Author Topic: How to I reduce the oil from my cheese, it's an ocean!  (Read 1730 times)

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Offline efarley

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How to I reduce the oil from my cheese, it's an ocean!
« on: December 09, 2011, 03:44:01 PM »
I am new to making pizzas but I have some good experience (I've made probably 8-10 pizzas now). I feel I have the crust and sauce down, however my cheese is leaving TONS of grease on top of the pizza.

I don't mean it has oil the drips when you eat it which would be expected I am talking there is a pool of oil that I need 8 paper towels to absorb enough before it could be served in any respectable pizza joint.

I use soft fresh whole milk mozzarella that I cut into 1/2 inch cubes. I then mix with fresh Parmesan and fresh Romano (The mix is around 80/15/5). I have also tried using a dryer mozzarella (still fresh whole milk, not the fake pre-sliced and individually wrapped kind but about that same moisture as that) in place of the soft wetter mozzarella. Nether of these methods have helped reduce the ocean of grease left on top of the finished pizza so any advice you guys can give me on what I am doing wrong would be great!

I will be making a pizza tonight so I will post some pictures of the process for you all in hopes you'll let me know what you think and what I could do to improve the quality of the pie :)
« Last Edit: December 09, 2011, 03:48:26 PM by efarley »


Offline tommygun722

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Re: How to I reduce the oil from my cheese, it's an ocean!
« Reply #1 on: December 09, 2011, 04:04:21 PM »
Do some experiments .... take a small amount of each cheese and place it on some foil and see where all the grease is coming from.  Try different brands, look for the lowest fat content if that is what you are in search of.  Hope this helps, even if just a little. :)  Please keep us posted on what you have found to work best for you.

scott123

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Re: How to I reduce the oil from my cheese, it's an ocean!
« Reply #2 on: December 09, 2011, 04:10:53 PM »
I use soft fresh whole milk mozzarella that I cut into 1/2 inch cubes.

Bake time?  Fresh mozz, especially in larger amounts, in combination with longer bakes (longer than 4 minutes), has a strong propensity to curdle.  From the amount of liquid you're describing, it's more than just oil, but oil and water.  It's a little milky, right?

What NY pizzeria are you trying to emulate? With the exception of one or two coal places, it's 99.9% low moisture brick- which, if you get a good brand, will always work better with longer bakes.

Offline efarley

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Re: How to I reduce the oil from my cheese, it's an ocean!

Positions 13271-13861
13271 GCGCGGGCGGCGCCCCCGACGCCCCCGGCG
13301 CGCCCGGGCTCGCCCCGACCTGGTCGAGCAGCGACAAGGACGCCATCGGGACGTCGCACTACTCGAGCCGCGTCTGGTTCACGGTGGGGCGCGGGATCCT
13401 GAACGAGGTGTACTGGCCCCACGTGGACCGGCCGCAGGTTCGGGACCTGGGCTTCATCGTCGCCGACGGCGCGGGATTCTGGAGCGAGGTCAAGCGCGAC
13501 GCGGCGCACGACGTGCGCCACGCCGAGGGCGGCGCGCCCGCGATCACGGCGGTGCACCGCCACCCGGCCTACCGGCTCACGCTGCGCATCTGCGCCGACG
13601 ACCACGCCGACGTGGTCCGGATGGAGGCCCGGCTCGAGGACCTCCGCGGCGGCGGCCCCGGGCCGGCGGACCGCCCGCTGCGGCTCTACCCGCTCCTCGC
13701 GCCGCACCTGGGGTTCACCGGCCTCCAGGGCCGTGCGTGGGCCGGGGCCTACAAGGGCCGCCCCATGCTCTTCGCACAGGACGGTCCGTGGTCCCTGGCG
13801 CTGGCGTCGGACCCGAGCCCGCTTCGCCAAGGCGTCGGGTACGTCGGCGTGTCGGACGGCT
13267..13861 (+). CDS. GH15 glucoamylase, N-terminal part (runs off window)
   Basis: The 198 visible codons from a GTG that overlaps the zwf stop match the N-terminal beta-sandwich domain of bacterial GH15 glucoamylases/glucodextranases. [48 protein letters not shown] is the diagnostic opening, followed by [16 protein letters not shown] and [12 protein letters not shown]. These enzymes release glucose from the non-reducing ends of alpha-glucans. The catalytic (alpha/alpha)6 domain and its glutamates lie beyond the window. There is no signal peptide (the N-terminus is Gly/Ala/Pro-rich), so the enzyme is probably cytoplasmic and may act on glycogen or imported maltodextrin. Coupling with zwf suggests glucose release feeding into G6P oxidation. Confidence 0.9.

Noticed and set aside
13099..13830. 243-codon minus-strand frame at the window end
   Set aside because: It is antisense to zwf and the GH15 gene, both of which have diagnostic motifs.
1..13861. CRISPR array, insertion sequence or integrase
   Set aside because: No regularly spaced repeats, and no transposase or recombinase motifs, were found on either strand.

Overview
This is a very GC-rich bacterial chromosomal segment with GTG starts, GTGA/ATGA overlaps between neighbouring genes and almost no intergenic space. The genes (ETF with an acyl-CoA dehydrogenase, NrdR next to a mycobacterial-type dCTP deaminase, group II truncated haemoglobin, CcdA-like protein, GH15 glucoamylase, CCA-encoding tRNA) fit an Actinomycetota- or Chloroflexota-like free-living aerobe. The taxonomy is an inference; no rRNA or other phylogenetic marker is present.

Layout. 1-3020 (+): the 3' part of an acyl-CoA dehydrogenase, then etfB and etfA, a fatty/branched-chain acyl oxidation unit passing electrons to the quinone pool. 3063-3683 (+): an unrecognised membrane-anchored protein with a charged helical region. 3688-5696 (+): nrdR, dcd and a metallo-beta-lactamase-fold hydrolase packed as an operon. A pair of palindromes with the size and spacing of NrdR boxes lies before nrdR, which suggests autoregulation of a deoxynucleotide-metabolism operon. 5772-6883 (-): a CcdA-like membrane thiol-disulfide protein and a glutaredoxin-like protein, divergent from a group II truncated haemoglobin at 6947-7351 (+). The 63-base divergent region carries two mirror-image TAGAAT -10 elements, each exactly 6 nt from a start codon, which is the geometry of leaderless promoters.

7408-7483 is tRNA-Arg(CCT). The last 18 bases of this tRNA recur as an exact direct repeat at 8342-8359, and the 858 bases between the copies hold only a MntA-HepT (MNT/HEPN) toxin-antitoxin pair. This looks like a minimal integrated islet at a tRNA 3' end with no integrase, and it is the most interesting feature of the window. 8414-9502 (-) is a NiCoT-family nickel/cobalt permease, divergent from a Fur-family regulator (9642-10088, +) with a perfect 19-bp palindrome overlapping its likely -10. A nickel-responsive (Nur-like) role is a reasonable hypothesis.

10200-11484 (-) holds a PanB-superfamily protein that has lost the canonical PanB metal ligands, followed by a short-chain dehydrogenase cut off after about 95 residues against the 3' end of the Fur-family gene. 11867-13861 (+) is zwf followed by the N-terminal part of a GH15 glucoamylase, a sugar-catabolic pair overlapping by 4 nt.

« Reply #3 on: December 09, 2011, 04:22:35 PM »
My bake time is prob around 10 minutes, but it varies. I go by when the top of the cheese starts to brown in spots and is bubbling more than I use a preset time. I don't have a brick oven or anything like that so I just use a cookie sheet preheated in my oven at 550 F which browns the crust nice and give's it a nice crisp crust.

All of my favorite pizza places are just small local artisan joints with only one location. (Ginos, Anellios, and Ricos are the names if your from the Corning/Elmira area of NY). They all use a modern electric/gas (idk which) oven with the stone bottom not a wood fired brick oven, the only place local with a wood fired brick oven has really soft crust and bland cheese blends that I am not a huge fan of.

scott123

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Re: How to I reduce the oil from my cheese, it's an ocean!
« Reply #4 on: December 09, 2011, 05:16:15 PM »
Ginos, Aniello’s, and Ricos all use low moisture mozzarella, the kind you find in brick-like packages in the supermarket.  From looking at photos, it appears that Anellios is using a higher quality low moisture whole milk mozza, but nobody's using fresh.

Fresh mozzarella is incredibly counterproductive in the style of pizza you're attempting to make. Even if you cut your bake time to something more Aniello’s-ish, it's still too long for fresh.  All these places are about as far away from coal pizza as you can get, while still barely hanging on to the NY style label.
« Last Edit: December 09, 2011, 05:18:47 PM by scott123 »

Offline efarley

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Re: How to I reduce the oil from my cheese, it's an ocean!
« Reply #5 on: December 09, 2011, 06:24:25 PM »
Ginos, Aniello’s, and Ricos all use low moisture mozzarella, the kind you find in brick-like packages in the supermarket.  From looking at photos, it appears that Anellios is using a higher quality low moisture whole milk mozza, but nobody's using fresh.

Fresh mozzarella is incredibly counterproductive in the style of pizza you're attempting to make. Even if you cut your bake time to something more Aniello’s-ish, it's still too long for fresh.  All these places are about as far away from coal pizza as you can get, while still barely hanging on to the NY style label.


Hmmm I am not familiar with the term coal pizza, is that the same as a wood fired brick oven but using coal instead of wood? We have one of thous (Atlas) but I am not a huge fan of their pizza although it is amazing. I wonder if theirs is a more traditional NY pizza.

Offline efarley

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Re: How to I reduce the oil from my cheese, it's an ocean!
« Reply #6 on: December 09, 2011, 08:26:18 PM »
My local cheese selection, usually I get which ever fresh mozzarella is on sale, tonight I went with the low moisture sorrento.


Offline TXCraig1

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Re: How to I reduce the oil from my cheese, it's an ocean!
« Reply #7 on: December 09, 2011, 08:36:27 PM »